Big Sur

It’s the symbolic mystique of the place
and the thread of life that clings to the edge there.
It’s the quiet Zion of a Redwood stand
and the spiny leaves of thistle glistening
with morning dew on a canyon trail.
It’s the aching Buddhism
and the cliff-side alchemy of Esalen.
It’s the still-raw synthesis of land and sea,
the cadence of the waves
and the primordial ministrations of the tide.
It’s the home of gurus and goddesses,
the shrine of canyons and cliffs,
where Nymphs might nestle in wildflowers
and Sprites might caper in rocky streams.
It’s the mathematic perfection of Monarchs wings
and the clean scent of eucalyptus on the salty air.
It’s the coded message of a million stars
in the clear black night,
telling of travels through time and space
to twinkle a silent requiem for sunset.
It’s Highway 1, the black serpent,
winding its way along the California coast,
bringing a new perspective to Paradise.
It’s the Beat poets pilgrimage to Bixby Bridge
and the cathedral of arches
that calls the bards of sage and chaparral,
of sunset and starlight, of time and tides,
of butterflies and morning fog,
to reveal in humble words the nimbus glory
and inexplicable splendor of Big Sur.


Midnight on MUNI

If you ride long enough,
You’ll see it all—
A host of Apostles,
Come Peter
Come Paul
Come grifters and drifters,
Gangsters and geeks,
Globetrotters, drag-queens,
Colorful Sikhs,
Graduates, dropouts,
Goatees galore,
Drug addicts, groupies
And $10 whores,
Libertine ex-marines
Out on a mission,
And cagey old skinflints
Starved for attention,
Runaways, Romeos,
Hustlers and hacks
And gigolos
Making the bucks
On their backs,
Hoodlums and hippies,
Harpies and hags,
Rasta men hoping
To score their next bag,
Business men, prostitutes
Pickpockets, pimps,
Beer-bellies, barflies,
Winos and wimps,
Musclemen, misfits,
Mumbling nuts,
And hotties with hip huggers
Tight on their butts.

You’ll see housewives
and hookers,
Felons and flakes
Arrive with a hiss
And a squeak of the breaks,
Menaced by cultural fate,
And immigrants
Doing their best to relate
To rabbis and rebels,
Rummies and rats,
Criminals, crackpots,
Cold-blooded cats,
Freeloaders, floozies,
Cops on the beat—
You never know who
You might find in a seat.

There’s Tom O’Bedlam,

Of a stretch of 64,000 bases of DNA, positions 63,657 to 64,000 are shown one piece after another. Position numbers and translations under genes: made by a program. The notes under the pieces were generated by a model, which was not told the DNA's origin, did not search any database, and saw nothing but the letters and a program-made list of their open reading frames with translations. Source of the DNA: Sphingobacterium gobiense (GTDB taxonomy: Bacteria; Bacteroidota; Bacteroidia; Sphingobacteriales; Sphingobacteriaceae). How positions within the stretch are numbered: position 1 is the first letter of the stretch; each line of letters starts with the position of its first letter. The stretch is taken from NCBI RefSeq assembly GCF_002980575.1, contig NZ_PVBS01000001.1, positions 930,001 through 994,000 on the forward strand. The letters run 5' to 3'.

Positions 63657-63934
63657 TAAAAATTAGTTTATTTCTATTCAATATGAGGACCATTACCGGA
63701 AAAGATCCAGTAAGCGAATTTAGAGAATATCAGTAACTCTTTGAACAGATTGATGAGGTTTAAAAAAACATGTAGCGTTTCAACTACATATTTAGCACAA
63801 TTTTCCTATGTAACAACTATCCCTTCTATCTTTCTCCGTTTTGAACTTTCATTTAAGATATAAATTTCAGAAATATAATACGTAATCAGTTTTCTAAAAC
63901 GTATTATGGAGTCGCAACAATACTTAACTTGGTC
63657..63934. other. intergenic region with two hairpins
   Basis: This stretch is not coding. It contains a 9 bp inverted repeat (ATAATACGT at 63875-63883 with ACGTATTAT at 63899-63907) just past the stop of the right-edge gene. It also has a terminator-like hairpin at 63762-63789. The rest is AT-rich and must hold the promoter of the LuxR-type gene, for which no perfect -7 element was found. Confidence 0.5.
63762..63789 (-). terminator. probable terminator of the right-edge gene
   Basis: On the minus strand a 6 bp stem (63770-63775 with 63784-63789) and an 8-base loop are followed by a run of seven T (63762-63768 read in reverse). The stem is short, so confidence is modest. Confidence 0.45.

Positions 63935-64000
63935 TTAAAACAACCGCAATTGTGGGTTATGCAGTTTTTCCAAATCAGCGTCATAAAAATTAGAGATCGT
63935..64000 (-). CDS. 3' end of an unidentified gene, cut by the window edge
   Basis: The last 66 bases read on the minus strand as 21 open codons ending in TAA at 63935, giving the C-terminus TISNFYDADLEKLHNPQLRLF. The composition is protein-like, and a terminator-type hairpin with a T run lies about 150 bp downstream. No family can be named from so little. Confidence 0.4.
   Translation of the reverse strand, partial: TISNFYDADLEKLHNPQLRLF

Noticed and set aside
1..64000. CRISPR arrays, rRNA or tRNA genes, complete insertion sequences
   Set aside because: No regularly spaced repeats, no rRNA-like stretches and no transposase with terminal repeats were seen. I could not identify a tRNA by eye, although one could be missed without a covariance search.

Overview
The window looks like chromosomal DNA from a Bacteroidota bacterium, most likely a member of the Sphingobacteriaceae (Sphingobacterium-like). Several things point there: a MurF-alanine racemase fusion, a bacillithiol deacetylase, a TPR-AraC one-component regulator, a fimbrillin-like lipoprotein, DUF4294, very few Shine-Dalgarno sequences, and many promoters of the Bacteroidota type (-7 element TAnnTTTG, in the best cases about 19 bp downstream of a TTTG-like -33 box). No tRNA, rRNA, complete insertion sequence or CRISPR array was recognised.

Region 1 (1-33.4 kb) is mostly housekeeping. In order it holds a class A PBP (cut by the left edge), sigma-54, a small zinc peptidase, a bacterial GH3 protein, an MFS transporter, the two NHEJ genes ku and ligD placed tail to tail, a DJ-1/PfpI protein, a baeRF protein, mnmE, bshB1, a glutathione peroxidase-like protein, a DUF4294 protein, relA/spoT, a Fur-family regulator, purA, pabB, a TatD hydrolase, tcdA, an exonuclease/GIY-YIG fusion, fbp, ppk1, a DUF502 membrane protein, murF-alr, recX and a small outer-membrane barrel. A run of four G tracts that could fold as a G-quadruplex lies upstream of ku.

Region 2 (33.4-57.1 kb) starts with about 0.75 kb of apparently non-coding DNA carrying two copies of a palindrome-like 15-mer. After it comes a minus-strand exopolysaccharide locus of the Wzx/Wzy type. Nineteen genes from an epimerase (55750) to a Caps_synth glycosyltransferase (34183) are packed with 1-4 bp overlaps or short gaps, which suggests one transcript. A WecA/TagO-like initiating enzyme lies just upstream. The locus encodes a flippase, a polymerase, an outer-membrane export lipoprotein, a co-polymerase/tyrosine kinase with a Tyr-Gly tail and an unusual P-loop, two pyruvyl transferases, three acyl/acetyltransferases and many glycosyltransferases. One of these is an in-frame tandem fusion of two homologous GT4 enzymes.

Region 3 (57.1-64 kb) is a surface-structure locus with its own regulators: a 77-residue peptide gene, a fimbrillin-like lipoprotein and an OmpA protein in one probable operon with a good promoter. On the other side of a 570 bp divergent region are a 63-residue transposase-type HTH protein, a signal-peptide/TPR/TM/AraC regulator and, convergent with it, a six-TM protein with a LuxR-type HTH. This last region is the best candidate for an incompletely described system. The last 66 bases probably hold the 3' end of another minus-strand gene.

And Jack-on-the-dole,
Delirium tremens
Shaking his soul,
A gin-sucking savior
Heralding doom,
His harrowing features
Speckled in spume.
There’s palm readers,
Poets and pigs,
And frustrated actors
After a gig.
So don’t be surprised
When framed in the door,
With pee-stained fatigues
Dragging the floor,
Is an unsettled vet
With a case of the tics,
Who’d do anything
To get his next fix.
Rarely policed
And knowing no sin,
He’s a beast at the feast
Who’s loosing his skin,
Who’s spun like the rest
From one batch of clay,
But retrogressed
Well beyond
codes of the day.
He’s too close for comfort,
Too close to us—
Too close in his kernel,
If not in his husk.
When he suddenly screams,
“We’re all gonna die!”
The passengers squirm
And the driver replies,
“Go on. Get off—
Back in the street!”
Then lets out a scoff
As he leaps from his seat.

And what do you do
While waiting to go,
And wondering who’s
Really running the show?

You sit back, don’t hide,
Try to relax
(As long as the guy
Isn’t wielding an ax)—
Let angry drivers
And dispossessed vets
Work out some balance
Of common regrets.
It’s sure to enrich you.
Just sit and decide
To join the crew
And enjoy the ride.


The old rock

with the bird
shit of ages

hunkers down

rough water
a place

of rest

the bawdy language
of gulls

The Fog Horn

From the cliffs at Land’s End,
where the sea is full of horses,
jaunty headlands of Marin slowly disappear.
The fog sloughs in on ancient feet;
The bay is wrapped in elephant’s Skin.
All is mute and gray, dormant, damp and dim,
when water droplets hang in air
like thick mouthfuls of unsaid prayers.
But clap the helm when the foghorn sounds,
It sounds a lusty blast and raises up
the shroud of day with hollowed,
hungry notes—away!

We build too many walls and not enough bridges. – Isaac Newton

We build too many walls and not enough bridges.
– Isaac Newton